Satellite Images Indicate North Korea is Making Radioactive Bomb Fuel - Is this the relaunch of Rocket Man? Satellite images have exposed new activity at at North Korea’s main nuclear site which experts say may show the reprocessing of radioactive material into bomb fuel. Washington’s Center for Strategic and International Studies said the images, snapped last week, show new railcars near the site's uranium enrichment and radiochemistry labs, indicating the movement of radioactive material. “In the past these specialized railcars appear to have been associated with the movement of radioactive material or reprocessing campaigns,” the report said. “The current activity, along with their configurations, does not rule out their possible involvement in such activity, either before or after a reprocessing campaign.” The images follow a serious worsening of relations between the U.S. and North Korea after the failure of a second summit between Donald Trump and Kim Jong Un in Hanoi in February.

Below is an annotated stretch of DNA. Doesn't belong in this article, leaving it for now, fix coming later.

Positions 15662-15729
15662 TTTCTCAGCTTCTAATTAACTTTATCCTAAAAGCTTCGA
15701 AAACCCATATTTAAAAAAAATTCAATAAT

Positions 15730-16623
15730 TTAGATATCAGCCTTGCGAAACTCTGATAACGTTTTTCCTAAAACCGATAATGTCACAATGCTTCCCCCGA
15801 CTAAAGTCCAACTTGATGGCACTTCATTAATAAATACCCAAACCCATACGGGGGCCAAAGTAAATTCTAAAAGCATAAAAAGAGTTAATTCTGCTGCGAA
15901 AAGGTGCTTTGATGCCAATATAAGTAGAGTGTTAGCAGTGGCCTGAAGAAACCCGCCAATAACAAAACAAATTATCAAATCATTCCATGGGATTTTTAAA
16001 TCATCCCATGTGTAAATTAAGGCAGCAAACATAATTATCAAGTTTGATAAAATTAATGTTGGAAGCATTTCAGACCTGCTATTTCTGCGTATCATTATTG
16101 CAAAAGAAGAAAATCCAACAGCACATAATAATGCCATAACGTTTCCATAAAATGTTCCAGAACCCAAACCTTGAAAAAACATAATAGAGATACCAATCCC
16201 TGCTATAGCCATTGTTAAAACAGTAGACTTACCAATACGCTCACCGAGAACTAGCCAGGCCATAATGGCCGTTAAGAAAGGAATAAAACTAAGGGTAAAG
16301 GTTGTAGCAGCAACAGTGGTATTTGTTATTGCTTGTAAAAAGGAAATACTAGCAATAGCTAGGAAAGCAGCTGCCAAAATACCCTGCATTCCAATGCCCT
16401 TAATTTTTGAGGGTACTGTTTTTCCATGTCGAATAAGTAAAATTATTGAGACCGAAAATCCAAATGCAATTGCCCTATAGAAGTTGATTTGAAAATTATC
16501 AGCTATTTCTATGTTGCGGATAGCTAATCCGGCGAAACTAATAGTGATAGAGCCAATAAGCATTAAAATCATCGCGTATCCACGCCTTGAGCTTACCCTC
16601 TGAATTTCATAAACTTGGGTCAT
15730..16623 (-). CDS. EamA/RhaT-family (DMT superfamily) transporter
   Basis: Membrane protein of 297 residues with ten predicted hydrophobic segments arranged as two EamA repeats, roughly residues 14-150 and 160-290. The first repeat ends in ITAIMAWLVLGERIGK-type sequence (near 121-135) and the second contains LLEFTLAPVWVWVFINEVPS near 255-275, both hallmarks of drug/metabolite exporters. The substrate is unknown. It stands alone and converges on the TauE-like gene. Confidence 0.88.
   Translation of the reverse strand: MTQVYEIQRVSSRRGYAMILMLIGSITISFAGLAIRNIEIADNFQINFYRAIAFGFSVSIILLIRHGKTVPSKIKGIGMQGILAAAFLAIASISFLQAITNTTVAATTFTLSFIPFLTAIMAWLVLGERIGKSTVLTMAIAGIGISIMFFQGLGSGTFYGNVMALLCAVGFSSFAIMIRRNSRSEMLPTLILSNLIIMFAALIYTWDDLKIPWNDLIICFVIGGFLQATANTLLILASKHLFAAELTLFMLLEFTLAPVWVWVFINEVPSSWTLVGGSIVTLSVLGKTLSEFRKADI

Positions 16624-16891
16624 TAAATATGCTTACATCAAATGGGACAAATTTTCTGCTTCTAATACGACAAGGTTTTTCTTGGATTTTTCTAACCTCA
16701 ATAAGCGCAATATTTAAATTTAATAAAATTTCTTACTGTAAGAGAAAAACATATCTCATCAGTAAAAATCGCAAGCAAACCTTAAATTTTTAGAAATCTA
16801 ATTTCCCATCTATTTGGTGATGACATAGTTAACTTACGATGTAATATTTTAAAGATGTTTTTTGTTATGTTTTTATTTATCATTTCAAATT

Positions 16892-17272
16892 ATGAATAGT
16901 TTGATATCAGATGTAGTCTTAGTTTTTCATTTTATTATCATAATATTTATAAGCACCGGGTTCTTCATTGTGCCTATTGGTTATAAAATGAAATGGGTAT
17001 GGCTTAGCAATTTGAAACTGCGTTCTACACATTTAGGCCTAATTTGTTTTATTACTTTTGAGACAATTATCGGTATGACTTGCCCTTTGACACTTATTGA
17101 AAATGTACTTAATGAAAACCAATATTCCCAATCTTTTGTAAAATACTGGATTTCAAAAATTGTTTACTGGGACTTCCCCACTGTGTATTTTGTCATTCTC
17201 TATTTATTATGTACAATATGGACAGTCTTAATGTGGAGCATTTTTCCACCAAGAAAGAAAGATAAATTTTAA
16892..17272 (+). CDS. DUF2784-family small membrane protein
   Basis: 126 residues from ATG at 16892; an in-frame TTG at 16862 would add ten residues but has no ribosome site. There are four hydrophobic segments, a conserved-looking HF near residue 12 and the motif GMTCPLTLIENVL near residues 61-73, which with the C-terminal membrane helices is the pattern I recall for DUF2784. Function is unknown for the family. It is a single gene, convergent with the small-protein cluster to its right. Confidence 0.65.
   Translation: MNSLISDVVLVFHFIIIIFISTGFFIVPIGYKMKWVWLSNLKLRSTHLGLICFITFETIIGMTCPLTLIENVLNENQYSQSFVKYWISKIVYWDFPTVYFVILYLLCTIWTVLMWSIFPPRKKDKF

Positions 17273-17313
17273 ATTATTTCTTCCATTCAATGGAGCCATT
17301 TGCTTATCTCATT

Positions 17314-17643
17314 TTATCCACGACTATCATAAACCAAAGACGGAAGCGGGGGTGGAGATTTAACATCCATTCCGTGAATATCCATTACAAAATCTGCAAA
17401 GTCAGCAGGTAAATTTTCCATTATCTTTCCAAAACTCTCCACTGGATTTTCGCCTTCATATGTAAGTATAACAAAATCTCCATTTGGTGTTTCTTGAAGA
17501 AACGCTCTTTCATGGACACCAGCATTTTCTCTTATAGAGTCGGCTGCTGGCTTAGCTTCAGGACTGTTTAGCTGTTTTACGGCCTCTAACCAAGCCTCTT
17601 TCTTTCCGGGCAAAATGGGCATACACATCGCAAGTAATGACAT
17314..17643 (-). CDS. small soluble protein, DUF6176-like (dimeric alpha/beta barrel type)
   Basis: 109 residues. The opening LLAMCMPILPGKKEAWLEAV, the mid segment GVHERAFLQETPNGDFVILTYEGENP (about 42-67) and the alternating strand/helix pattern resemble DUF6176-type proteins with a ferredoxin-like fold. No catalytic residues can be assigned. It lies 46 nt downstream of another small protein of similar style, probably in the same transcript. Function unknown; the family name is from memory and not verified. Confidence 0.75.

Satellite Footage Exposes Smuggling On North Korean Border - Since the February 2019 Hanoi Summit, media outlets have been awash with inaccurately interpreted satellite images of North Korean installations at locations such as the Sohae Satellite Launching Station and the Sanumdong Research and Development Facility. The United Nations Panel of Experts has also turned to satellite footage as a means of proving sanctions evasion but likewise engaged in misrepresentation when trying to pin violations onto the Democratic People's Republic of Korea (DPRK). So where are North Korea's sanctions violations generally occurring?While much of the media coverage tends to be manipulated with the intention of aggravating tensions between North Korea and the outside world, real evidence of smuggling along the DPRK's northern border can easily be identified even by members of the public. Disobedient Media has been able to pinpoint a number locations where cross-border smuggling was occurring using Google Earth. This kind of activity not only violates sanctions, but also poses a security risk to the DPRK since it reduces their ability to control who can enter and exit the country. Combatting smuggling has recently become a priority for not only North Korea but also their neighbors as the United States and DPRK continue to negotiate denuclearization. On April 11, 2019, President Donald Trump thanked China and Russia for helping "more than people think" with combatting smuggling along the border with North Korea while meeting with South Korean President Moon Jae-in. Just days before on April 8, South China Morning Post revealed that a Chinese border patrol unit in Tonghua, Jilin province had contracted with China Mobile to build the country's first 5G checkpoint at Yunfeng Reservoir along the border with North Korea. Using satellite imagery made available through Google, it is possible to identify a large number areas where illegal border crossing is occurring on a pervasive scale. Authorities in China, Russia and North Korea will continue to have their work cut out for them. One kind of smuggling occurs by using boats to cross North Korea's border along the Yalu and Tumen Rivers. A selection of photos is provided below: